As the Palestinian plaintiffs took the witness stand, answering their attorneys' questions, they gave testimony of their families, memories and their ties to Gaza.

Speaking by video from a hospital in Rafah was Omar Al-Najjar, a doctor sitting on what appeared to be a hallway floor. As he tried to communicate through background noise, the judge asked him if he could move to a quieter place, which he said wouldn't be possible.

The young doctor described the effects of Gaza's depleted healthcare system. At the hospital where he works, which is operating far beyond capacity, he is seeing cases of infectious diseases, diarrhoea and dehydration. He said his family is on their fourth displacement, calling the situation a heavy burden on his heart.

"I have nothing left but grief," he said. "This is what Israel and its supporters have done to us."

Ahmed Abofoul, who was born and raised in Gaza and now lives in the Hague, where he works as a legal researcher for Al-Haq, described the current situation in Gaza as "like nothing we've seen before".

He said that growing up he had heard his family's stories of the Nakba, but he said: "I never imagined we'd live it and experience it."

He told the courtroom that for the first time, he and his organisation were unable to cover Gaza. properly, having to choose between documenting human rights violations and the survival of their staff, leading to the suspension of their core work.

"The Gaza we know no longer exists," he said, as he named buildings and areas where he used to spend time that are now destroyed. Amid the ongoing destruction, he says his family continues to search for relatives under the rubble.

His grandfather, fearing another permanent displacement after what he had experienced in 1948, had to be carried to a new safe location.

Laila el-Haddad, a Palestinian culinary writer living in Maryland, described how she had worked over the years to preserve his family's heritage through her work and had spent extended periods in Gaza. Now, she says: "My family is being killed on my dime."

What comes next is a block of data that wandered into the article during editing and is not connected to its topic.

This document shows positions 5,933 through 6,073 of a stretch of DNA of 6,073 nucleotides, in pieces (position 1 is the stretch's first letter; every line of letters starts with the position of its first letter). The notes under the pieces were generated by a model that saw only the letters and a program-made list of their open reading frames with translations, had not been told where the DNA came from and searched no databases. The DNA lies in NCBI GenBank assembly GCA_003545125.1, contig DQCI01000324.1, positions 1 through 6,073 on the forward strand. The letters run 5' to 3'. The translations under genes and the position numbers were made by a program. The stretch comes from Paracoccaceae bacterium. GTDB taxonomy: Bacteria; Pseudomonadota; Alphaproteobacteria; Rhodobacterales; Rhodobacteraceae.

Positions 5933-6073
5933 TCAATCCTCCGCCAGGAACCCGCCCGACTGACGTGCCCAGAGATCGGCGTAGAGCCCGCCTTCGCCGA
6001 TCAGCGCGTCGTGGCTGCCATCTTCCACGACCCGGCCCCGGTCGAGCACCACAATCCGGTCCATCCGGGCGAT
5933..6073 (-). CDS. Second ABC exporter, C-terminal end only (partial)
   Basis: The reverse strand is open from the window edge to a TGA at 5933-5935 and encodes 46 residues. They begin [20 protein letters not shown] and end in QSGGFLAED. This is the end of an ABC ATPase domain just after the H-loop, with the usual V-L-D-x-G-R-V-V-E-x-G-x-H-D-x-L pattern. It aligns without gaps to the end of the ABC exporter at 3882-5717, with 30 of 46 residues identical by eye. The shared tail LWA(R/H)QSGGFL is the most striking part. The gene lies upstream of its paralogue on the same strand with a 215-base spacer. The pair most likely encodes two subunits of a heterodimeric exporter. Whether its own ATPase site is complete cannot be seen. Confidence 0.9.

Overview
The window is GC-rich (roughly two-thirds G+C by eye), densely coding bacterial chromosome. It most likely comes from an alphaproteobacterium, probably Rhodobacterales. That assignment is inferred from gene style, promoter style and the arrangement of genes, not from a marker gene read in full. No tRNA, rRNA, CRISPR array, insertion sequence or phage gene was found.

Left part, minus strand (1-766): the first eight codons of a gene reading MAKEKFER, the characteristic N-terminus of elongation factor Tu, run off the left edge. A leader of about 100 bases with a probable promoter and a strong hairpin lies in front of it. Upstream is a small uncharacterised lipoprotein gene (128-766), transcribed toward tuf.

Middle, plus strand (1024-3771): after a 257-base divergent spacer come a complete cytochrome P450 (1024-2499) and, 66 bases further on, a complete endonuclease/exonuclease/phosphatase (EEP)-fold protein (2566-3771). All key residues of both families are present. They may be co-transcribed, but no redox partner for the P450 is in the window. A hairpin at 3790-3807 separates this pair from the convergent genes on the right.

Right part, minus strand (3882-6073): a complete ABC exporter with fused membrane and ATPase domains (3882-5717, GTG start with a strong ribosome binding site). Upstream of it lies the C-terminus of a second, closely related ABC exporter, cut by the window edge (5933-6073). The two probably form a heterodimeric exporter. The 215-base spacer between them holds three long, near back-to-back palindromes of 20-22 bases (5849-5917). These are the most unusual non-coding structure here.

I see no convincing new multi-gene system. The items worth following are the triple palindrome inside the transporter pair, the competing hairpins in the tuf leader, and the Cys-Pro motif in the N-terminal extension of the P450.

For the defendants, the most controversial testimony came at the end, from Barry Trachtenberg, a professor of Jewish history and a Holocaust and genocide scholar, who had been called as an expert witness by the plaintiffs.

"Everything that we feared and more is unfolding," he said, as the defence repeatedly objected to his presence, several of his statements, and the admission of his CV as evidence.

"What makes this situation so unique is that we’re watching the genocide unfold as we speak. And we’re in this incredibly unique position where we can intervene to stop it using the mechanisms of international law that are available to us," he said.

Friday's hearing in Oakland took place hours after the International Court of Justice in the Hague, in a case brought by South Africa, found that it was possible Israel was committing genocide and ordered it to take measures to improve the humanitarian situation.

During the breaks, those inside the courthouse could see through the glass windows the crowd of supporters growing outside. After the testimonies ended, Judge White assured the witnesses that they had been heard, adding that a decision should be expected soon.

As the plaintiffs' attorneys and witnesses exited the courthouse, they were greeted with a long round of applause.

"I felt a particular need to do this, as a Jewish lawyer here, who's been fighting on the side of Palestine for five decades now," said Marc Van Der Hout, as he spoke before the cheering crowd.

He thanked the plaintiffs and witnesses and expressed optimism that the judge would decide in their favour.

"It was amazingly powerful," he said. "They were able to tell the world what is going on in Gaza in a United States district court."